Figure 1

Figure 1

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2.3 Radiographic measurements

Vertical displacement, according to the methods of Henderson et al,[1] was measured using anterior–posterior (AP) radiographs by drawing a vertical line through the fourth lumbar vertebra and 2 perpendicular lines at the highest points of each iliac wing; the difference in these lines of the iliac wings represented the vertical displacement. The malalignment had to be modified for the measurement of AP displacement on the inlet radiographs. A line was drawn through the spinal processes of the lumbar spine and the sacrum, as a reference. Two lines were drawn perpendicular to this line and through each ischial spine. The difference between the ischial lines represents the AP displacement.

Mears and Velyvis[9] noted rotational or vertical displacements in 34% of patients with symptomatic limb length discrepancy. Hence, rotational instabilities were assessed on the inlet radiographs by drawing a line through the middle of the sacrum and measuring the angles from this line to the lines drawn along each iliac bone. A difference >15° was considered as a deformity, depending on their direction (internal or external rotation). AP instability was measured using inlet radiographs, wherein lines were drawn from the most posterior aspect of the iliac wing perpendicular to the sacrum; a difference ≥1 cm indicated AP instability. Vertical displacement was measured from outlet radiographs by drawing lines from the highest point of the ilium, perpendicular to the corresponding lumbar vertebra or sacrum; a difference >1 cm was defined as vertical displacement.[9] Leg length discrepancy was measured by drawing a line through the spinal processes of the lumbar spine and 2 lines drawn perpendicular to the acetabular roof; the resulting difference was calculated from the AP and outlet radiographs.[14]

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2.4 Geometry creation

Virtual planning was initiated 6 weeks before surgery. The bony morphology was semiautomatically segmented in Mimics 16 (Materialise NV, Leuven, Belgium) based on the pelvic CT scans, and was exported with stereolithography (STL, Standard Tessellation Language).

During the geometry pre-processing stage using Geomagic Design X (3D Systems, Rock Hill, SC), the tessellated surfaces were transformed in Non-uniform Rational Basis Splines (NURBS) via exact surface reconstruction. Following topological discrepancy verification between the imported DICOM data and the generated NURBS geometry, the data were transferred to SolidWorks (Dassault Systèmes SolidWorks Corporation, Vélizy-Villacoublay, France). The bones were combined to assemblies in relation to the coordinate system, given by the CT dataset; accordingly, the soft tissue (cartilage) was designed by using anatomical landmarks from the CT data.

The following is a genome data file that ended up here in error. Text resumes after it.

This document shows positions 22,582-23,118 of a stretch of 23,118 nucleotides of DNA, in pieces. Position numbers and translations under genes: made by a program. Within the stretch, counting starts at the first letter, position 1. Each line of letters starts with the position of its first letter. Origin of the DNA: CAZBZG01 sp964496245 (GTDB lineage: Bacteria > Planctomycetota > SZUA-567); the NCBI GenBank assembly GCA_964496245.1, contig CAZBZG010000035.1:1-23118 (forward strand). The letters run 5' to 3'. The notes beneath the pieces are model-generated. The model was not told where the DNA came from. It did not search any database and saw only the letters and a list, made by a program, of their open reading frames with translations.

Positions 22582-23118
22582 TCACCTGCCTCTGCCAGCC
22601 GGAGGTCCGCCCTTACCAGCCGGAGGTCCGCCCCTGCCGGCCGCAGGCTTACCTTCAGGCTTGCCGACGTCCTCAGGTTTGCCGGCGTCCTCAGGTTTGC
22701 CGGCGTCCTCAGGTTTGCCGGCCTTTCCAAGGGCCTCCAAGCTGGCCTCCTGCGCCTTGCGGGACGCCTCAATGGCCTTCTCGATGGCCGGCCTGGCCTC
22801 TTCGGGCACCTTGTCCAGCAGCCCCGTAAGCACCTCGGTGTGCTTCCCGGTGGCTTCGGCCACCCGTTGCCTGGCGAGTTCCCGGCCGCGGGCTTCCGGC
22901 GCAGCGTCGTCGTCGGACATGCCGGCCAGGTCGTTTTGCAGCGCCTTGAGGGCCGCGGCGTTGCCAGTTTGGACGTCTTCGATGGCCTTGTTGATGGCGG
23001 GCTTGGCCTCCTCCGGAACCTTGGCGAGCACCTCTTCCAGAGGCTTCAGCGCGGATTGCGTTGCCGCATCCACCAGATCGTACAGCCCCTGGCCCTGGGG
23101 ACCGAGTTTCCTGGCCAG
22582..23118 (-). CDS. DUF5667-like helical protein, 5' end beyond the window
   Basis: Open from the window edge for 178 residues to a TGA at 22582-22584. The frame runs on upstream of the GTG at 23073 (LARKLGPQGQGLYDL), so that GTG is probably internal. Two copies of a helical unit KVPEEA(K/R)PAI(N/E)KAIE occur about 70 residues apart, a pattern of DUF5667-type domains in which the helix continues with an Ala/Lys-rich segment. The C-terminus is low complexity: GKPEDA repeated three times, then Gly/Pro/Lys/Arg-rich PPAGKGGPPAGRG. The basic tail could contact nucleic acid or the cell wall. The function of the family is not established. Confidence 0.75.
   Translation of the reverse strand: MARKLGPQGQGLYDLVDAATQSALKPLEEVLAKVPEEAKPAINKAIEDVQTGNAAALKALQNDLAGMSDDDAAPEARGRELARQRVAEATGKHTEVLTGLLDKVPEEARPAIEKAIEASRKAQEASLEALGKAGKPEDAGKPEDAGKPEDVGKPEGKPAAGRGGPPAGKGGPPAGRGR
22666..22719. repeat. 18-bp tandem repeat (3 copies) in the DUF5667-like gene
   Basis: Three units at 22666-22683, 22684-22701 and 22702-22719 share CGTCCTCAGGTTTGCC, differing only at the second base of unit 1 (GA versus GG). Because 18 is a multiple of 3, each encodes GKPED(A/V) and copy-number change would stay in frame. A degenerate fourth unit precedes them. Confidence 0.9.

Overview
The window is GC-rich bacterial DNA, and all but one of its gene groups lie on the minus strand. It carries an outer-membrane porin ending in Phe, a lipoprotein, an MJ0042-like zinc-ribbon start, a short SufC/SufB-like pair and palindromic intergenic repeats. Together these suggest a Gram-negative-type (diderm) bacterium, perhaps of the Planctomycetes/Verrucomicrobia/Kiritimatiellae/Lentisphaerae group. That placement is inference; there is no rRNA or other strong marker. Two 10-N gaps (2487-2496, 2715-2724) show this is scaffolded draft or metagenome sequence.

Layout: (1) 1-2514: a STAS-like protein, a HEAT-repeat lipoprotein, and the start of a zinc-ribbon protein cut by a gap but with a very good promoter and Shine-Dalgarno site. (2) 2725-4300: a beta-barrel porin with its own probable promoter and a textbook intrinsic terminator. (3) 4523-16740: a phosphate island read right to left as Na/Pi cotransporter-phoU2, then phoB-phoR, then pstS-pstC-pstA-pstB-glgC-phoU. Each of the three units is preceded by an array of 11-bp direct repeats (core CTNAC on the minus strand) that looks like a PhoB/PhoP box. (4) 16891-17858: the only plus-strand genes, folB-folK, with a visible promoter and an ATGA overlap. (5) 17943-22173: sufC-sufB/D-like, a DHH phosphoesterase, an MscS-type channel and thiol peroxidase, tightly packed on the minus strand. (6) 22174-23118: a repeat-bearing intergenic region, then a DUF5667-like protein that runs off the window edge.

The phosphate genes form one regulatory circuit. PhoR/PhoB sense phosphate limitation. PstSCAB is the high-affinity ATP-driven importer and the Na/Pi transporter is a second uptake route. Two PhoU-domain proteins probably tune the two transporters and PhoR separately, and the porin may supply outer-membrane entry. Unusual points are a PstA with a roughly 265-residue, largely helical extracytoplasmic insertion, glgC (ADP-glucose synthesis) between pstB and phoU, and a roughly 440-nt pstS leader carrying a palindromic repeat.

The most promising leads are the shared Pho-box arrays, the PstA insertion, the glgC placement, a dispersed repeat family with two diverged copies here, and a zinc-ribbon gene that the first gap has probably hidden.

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2.5 Virtual resetting and implant planning

The osteotomy was planned based on the virtual pelvic model. Within the model, the following criteria were defined:

  • the osteotomy should be made at the old fracture site, and the limb length discrepancy should be addressed[6];
  • an additional osteotomy might be performed without inducing an instability;
  • the acetabular rotation does not change;
  • the leg lengthening does not exceed 3 cm, and is a minimum of 2 cm[15];
  • rotational correction does not exceed 15° of the internal or external rotation[9];
  • vertical displacement should be completely corrected.[9]

The resulting osteotomy is presented in Fig. 2A. Thereafter, implant localization of the geometrically simplified implants was performed, and the implants were virtually positioned. A 10-hole plate was set on the iliac crest, a 7-hole plate was set on the pelvic brim, and a 4-hole plate was set on the symphysis pubis (Fig. 2B). The screws were simplified by modeling them as cylinders with a consistent diameter.

Figure 2

Figure 2

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2.6 Finite element modeling

Numerical simulation was performed according to preoperative virtual planning with ANSYS (version 16, ANSYS Inc., Canonsburgh, PA), after transferring the computer-aided design (CAD) model to ANSYS. Modeling parameters were set based on the study of Böhme et al,[13] and the discretization was performed using proximity- and curving-based sizing functions. Mesh optimization was achieved via a series of mesh analyses, until the peak stress difference between the current and the last iteration was <2%. The whole model, except for the screws, was meshed using higher order 3-D-10-node elements, and quadratic displacement behavior (SOLID187), and the cortical layer was modeled with a minimum of 4 layers of elements. Higher order 3-D and a 20-node solid element that exhibits quadratic displacement behavior (SOLID186) were used for the screws.

Cortical and cancellous bones were assigned differing linear-elastic and isotropic material properties based on the differing stiffness properties (Table 1).

Table 1

Table 1